DISTRICT OF COLUMBIA Close, Prof. C. P., Pomologist, Department of Agriculture, Washington Goddard, R. H., Farm Management, Department of Agriculture, Washington Lake, Prof. E. R., Pomologist, Department of Agriculture, Washington * Littlepage, T. P., Union Trust Building, Washington Orr, Herbert R., Evans Building, Washington Reed, C. A., Nut Culturist, Department of Agriculture, Washington

FLORIDA Hume, H. Harold, Glen Saint Mary Simpson, Ray C., Monticello

GEORGIA Wight, J. B., Cairo

ILLINOIS Dickey, Samuel, 4 Chalmers Place, Chicago Fletcher, Joe, Zion City Keely, Royal R. 4720 Clarendon Ave., Chicago Poll, Carl J., 1009 Maple St., Danville Potter, Hon. W. O., Marion Riehl, E. A., Alton Webster, H. G., 450 Belmont Ave., Chicago

INDIANA Burton, Joe A., Mitchel Hutchings, Miss Lida G., 118 Third St., Madison McCoy, R. L., Lake Reed, M. P., Vincennes Reed, W. C., Vincennes Schmidt, Hugh C., Evansville Simpson, H. D., Vincennes White, Paul, Boonville Wilkinson, J. F., Rockport

IOWA Williams, Wendall P., Danville

KANSAS Winsborough, Durrett, Argentine, R. 2, Box 118

KENTUCKY Matthews, Prof. C. W., Horticulturist, State Agricultural Station, Lexington Moseley, A. L., Bank of Calhoun, Calhoun

MARYLAND Darby, R. U., Suite 804, Continental Building, Baltimore Hayden, Chas. S., 200 E. Lexington St., Baltimore Heapes, J., Granville, Street Henshaw, Mrs. H. C., Adamstown Keenan, John N., Brentwood King, W. J., 232 Prince George St., Annapolis Murray, Miss Annie C., Cumberstone Newcomer, Aaron, Smithburg, R. 1.

MASSACHUSETTS * Bowditch, James H., 903 Tremont Building, Boston Gilbert, Ralph D., 9 Ridgefield Road, Winchester Hoffman, Bernhard, Overbrook Orchard, Stockbridge Rich, William P., Secretary State Horticultural Society, 300 Massachusetts Ave., Boston Smith, Fred A., 39 Pine St., Danvers Vaughan, Horace A., Peacehaven, Assonet White, Warren, Holliston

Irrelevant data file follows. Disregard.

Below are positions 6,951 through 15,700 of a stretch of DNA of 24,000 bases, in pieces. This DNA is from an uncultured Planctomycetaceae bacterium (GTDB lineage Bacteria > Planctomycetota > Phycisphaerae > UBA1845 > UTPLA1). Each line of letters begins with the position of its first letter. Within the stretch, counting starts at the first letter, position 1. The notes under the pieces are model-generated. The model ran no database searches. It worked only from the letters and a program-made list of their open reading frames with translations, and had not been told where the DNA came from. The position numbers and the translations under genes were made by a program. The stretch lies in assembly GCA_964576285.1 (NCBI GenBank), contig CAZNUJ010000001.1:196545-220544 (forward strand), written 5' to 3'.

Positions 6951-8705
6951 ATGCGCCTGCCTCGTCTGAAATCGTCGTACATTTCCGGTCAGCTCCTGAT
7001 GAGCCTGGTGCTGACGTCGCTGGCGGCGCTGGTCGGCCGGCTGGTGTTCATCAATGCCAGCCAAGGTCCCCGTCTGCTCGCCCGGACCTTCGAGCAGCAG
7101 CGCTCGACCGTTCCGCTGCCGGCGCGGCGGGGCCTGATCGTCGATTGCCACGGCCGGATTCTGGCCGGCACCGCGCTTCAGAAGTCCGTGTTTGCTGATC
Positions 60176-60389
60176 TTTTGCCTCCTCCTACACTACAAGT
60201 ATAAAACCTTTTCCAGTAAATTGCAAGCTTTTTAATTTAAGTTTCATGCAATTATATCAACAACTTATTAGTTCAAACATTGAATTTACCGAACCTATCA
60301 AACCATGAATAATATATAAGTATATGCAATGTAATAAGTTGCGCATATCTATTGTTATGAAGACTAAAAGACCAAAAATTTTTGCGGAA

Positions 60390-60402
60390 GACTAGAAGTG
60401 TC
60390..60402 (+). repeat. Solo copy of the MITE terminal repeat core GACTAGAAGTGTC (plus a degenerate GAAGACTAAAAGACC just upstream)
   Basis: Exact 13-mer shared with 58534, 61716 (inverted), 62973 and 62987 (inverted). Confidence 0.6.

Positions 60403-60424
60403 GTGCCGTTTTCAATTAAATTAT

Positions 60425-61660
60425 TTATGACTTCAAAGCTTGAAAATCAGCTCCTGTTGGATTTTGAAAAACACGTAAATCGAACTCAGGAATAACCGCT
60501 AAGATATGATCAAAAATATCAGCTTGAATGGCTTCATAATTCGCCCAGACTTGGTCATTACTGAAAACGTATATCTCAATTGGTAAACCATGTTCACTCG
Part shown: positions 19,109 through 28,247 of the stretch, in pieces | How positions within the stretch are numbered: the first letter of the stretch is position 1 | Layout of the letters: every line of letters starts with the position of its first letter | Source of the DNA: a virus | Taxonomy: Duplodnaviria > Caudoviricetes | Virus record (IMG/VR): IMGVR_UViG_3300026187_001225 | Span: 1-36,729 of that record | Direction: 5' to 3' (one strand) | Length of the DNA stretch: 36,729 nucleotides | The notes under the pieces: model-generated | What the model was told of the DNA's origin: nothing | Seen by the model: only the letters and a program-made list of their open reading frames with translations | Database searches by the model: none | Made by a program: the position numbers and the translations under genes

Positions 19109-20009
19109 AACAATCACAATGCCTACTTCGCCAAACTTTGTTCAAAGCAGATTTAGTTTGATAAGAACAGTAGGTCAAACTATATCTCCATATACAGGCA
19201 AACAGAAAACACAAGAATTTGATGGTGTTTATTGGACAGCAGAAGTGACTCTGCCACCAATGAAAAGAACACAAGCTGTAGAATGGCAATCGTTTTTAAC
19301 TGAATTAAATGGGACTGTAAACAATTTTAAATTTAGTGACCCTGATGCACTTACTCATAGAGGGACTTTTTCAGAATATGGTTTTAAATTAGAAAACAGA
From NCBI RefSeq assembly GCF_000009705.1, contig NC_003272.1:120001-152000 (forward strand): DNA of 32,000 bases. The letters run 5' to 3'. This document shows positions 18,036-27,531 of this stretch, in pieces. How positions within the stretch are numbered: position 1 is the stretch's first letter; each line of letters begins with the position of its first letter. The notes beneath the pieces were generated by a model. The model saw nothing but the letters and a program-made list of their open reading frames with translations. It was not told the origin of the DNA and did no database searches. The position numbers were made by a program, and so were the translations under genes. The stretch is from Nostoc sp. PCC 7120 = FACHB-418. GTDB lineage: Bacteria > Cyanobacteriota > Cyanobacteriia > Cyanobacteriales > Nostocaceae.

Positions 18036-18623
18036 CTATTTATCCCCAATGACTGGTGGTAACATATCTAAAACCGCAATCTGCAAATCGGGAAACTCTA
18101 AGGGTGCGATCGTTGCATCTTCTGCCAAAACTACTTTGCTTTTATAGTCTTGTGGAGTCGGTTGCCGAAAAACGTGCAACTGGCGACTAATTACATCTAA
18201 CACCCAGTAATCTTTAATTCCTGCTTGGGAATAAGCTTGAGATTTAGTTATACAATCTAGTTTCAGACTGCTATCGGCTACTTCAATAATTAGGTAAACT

MICHIGAN Copland, Alexander W., Strawberry Hill Farm, Birmingham Jessup, Miss Maud M., 440 Thomas St., Grand Rapids Kellogg, J. H., Battle Creek Linton, Wm. S., Pres. Board of Trade, Saginaw Staunton, Gray, Muskegon, Box 233

MINNESOTA Powers, L. L., 1018 Hudson Ave., St. Paul Van Duzee, Col. C. A., St. Paul

MISSOURI Bauman, X. C., Ste. Genevieve Buffam, Frank W., Commissioner of Highways, Jefferson City Johnson, Alfred E., McBaine, R. 1 Koontz, E. J., Richards Stark, P. C., Louisiana (Mo.)

NEW JERSEY Black, Walter C., of Jos. H. Black, Son & Co., Hightstown De Cou, Howard F., Truesdale Farm, Merchantville Dietrick, Dr. Thomas S., 12 West Washington Ave., Washington Henderson, Howard W., 603 Spooner Ave., Plainfield. Lovett, J. T., Little Silver Marston, Edwin S., Florham Park, Box 72 Mechling, Edward A., Wonderland Farm, Moorestown Putnam, J. H., Vineland Ridgeway, C. S., Floralia, Lumberton, N.J. Roberts, Horace, Moorestown Young, Frederick C., Palmyra, Box 335

NEW MEXICO Clemens, E. A., Magdalena

NEW YORK Abbott, Frederick B., 419 Ninth St., Brooklyn Ackerly, Orville B., 243 W. 34th St., New York City Atwater, C. G., Manager Agricultural Department, American Coal Products Company, 17 Battery Place, New York City Baker, Dr. Hugh P., Dean of State College of Forestry, Syracuse Baker, Prof. J. Fred, Director of Forest Investigations, State College of Forestry, Syracuse Baker, Wm. A., North Rose Bixby, Willard G., 46th St. and 2nd Ave., Brooklyn Brown, Ronald J., 320 Broadway, New York City Ellwanger, Mrs. W. D., 510 East Ave., Rochester Felt, Henry W., 238 William St., New York City Foote, Avery L., Newark, Wayne Co. Fullerton, H. B., Director Long Island Railroad Experiment Station, Medford, L.I. Haywood, Albert, Flushing Hickox, Ralph, 3832 White Plains Ave., New York City Hicks, Henry, Westbury, L.I. Holden, E. B., Hilton * Huntington, A. M., 15 W. 81st St., New York City Jackson, Dr. James H., Dansville Keeler, Charles E., Chichester and Briggs Aves., Richmond Hill Morse, Geo. A., Fruit Acres, Williamson, N.Y. Nelson, Dr. James Robert, 23 Main St., Kingston-on-Hudson Olcott, Ralph T., Ellwanger & Barry Building, Rochester Palmer, A. C., New York Military Academy, Cornwall-on-Hudson Pomeroy, A. C., Lockport Rice, Mrs. Lillian McKee, Adelano, Pawling Stephen, Prof. John W., Assistant Professor of Agriculture, State College of Forestry, Syracuse Teele, A. W., 30 Broad St., New York City Teter, Walter C, 10 Wall St., New York City Thomson, Adelbert, East Avon Tuckerman, Bayard, 118 E. 37th St., New York City Turner, K. M., 220 W. 42nd St., New York City Ulman, Dr. Ira, 213 W. 147th St., New York City Wile, M. E., 37 Calumet St., Rochester Williams, Dr. Charles Mallory, 48 E. 49th St., New York City * Wissmann, Mrs. F. de R., Westchester, New York City